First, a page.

Irrecoverable state updates -- only proofs are left.
Irrecoverable state updates -- only proofs are left. <|startoftext|>The art world has long been a place where the borders between fine and not-fine art are fluid and the boundaries between art and the commercial realm are frequently blurred. If one of the most visible and important art scenes in the world is Los Angeles, it is no accident that several artists from that region are showing here. The citys deep and rich cultural roots are visible in the citys rich and diverse art scene, but the works of these artists are not only a reflection on its rich cultural history but also on the citys current political situation.In Los Angeles, where the art world is still largely a male-dominated landscape, it is difficult to identify a clear and present-day gender divide. As a result, it is important for the artists in the show to recognize that their works have a wide range of sexual and racial identities. This exhibition is an attempt to do just that, and it succeeds. The work is diverse and open-ended, and the show demonstrates that it is also an open-ended exhibition. The artist, the public, and the exhibition space are brought into dialogue, and art becomes a tool to reach a broader audience. The result is a dialogue that is both individual and collective, presenting the human condition as a complex spectrum of contradictions.The exhibition is divided into two parts, one centered on the individual artists and the other on the citys rich artistic and cultural past. The first section consists of a selection of recent works, including paintings, photographs, and objects. These pieces are grouped according to their subject matter: the artists self-portraits, images of themselves, and performances. The images and self-portraits are the most popular form of the artists self-portrait, and they are of a certain type, usually photographs of themselves. They are often made in a kind of self-reflexive way, with the artist as subject and the artist as the object.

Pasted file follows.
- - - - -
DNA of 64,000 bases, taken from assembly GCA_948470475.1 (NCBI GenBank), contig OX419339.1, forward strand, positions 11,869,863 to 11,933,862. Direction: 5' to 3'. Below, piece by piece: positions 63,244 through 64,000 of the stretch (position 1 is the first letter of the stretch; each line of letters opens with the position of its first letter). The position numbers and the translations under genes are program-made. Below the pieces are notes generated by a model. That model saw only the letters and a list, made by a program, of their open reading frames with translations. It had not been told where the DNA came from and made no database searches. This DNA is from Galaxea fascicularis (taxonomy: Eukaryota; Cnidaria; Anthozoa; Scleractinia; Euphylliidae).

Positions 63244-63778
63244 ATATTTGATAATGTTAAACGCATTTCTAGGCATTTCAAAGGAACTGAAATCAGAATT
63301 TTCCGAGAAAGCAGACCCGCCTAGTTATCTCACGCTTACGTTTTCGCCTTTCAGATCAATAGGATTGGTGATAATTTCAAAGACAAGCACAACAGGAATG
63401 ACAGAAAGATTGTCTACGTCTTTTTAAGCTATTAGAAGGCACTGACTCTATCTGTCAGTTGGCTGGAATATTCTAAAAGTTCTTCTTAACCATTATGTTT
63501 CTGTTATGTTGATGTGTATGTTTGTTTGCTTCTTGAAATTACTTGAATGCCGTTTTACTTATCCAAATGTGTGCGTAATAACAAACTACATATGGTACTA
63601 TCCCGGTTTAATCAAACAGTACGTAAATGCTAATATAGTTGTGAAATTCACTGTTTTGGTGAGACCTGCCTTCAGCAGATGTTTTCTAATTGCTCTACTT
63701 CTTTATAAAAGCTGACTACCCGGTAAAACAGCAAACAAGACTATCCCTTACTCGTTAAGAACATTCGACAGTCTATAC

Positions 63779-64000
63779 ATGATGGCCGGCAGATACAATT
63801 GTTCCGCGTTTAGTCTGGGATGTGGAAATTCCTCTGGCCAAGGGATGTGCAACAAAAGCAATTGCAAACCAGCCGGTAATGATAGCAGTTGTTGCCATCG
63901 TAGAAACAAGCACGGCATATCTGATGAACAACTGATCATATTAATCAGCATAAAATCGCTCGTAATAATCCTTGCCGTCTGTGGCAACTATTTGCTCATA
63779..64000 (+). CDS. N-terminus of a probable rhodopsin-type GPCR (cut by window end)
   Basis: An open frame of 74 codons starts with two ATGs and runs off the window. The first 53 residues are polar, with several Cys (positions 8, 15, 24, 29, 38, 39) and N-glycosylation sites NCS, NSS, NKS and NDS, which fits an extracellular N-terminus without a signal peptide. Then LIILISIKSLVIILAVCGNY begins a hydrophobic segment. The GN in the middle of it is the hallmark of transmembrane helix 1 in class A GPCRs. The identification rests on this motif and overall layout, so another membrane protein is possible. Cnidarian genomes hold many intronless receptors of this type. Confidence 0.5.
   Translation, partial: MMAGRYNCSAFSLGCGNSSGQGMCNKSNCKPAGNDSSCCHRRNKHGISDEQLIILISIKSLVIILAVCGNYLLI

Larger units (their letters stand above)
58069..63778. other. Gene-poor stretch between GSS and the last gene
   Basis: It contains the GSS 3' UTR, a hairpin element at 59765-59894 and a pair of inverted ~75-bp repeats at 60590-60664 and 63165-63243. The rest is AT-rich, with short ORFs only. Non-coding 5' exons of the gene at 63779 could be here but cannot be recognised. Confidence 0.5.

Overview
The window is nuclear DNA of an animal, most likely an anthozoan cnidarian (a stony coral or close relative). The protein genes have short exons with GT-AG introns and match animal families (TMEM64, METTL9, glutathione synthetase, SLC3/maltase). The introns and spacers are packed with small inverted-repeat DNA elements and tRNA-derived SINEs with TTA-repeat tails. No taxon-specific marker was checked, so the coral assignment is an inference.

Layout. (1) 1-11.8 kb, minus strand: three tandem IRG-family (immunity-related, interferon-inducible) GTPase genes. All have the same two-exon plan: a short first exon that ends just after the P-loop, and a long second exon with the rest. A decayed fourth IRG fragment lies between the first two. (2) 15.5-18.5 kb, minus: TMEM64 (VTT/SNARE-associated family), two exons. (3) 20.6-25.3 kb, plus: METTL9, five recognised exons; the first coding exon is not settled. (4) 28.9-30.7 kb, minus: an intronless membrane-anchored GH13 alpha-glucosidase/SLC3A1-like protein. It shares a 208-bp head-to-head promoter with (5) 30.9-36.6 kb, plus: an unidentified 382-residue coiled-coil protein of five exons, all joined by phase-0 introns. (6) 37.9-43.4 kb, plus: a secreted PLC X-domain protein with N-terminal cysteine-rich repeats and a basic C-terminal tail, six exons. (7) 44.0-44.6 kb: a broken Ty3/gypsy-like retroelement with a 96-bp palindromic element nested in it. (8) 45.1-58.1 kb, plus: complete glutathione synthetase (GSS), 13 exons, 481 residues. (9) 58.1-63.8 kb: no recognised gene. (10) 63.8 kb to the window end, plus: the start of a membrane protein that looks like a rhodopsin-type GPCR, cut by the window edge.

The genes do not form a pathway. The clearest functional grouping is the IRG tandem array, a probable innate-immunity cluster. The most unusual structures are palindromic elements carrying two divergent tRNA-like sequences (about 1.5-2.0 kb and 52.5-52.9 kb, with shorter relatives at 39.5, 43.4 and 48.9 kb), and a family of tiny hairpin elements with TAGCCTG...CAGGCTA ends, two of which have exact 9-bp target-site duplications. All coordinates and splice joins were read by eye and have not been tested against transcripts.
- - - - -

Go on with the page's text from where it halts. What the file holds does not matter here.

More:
Irrecoverable state updates -- only proofs are left. <|startoftext|>In the wake of the collapse of the Berlin Wall, the border between the former East Germany and the West has been blurred. The Berlin wall, like the Iron Curtain, is no longer a barrier to separation. But Berlin is no longer the capital of the West; it is now the capital of a country. The city is now the site of the refugee crisis and the subject of a cultural crisis. The artists from Berlin, now based in Berlin, have responded to this situation by making art that explores the relationship between interior and exterior space, which they examine through the use of materials. They have explored the potential of the wall as a barrier, as a glass box, as a threshold, and as a barrier to movement and communication. They have taken up the wall as an actual barrier and used it to question the very idea of border. They have used the wall as a material that is both physical and symbolic, that functions as a metaphor for the subject and for the subjectivity of the subject. The artists in Berlin, now based in Cologne, Germany, have also used the wall as a material that becomes a symbol of migration. They have used the wall as a material that divides and separates, as it were, a city and its inhabitants. In the past, they have used a wall as a material that divides and separates; now they use it as a material that makes migration possible. The artists in Berlin have used the wall as a material that establishes a line of contact between the East and the West. They have used the wall as a material that connects the two sides of the Berlin Wall; now they have used the wall as a material that makes this connection possible. The Berlin Wall, like the Iron Curtain, is no longer a barrier to separation. It has been transformed into a symbol of the division of the two and of the division of the world.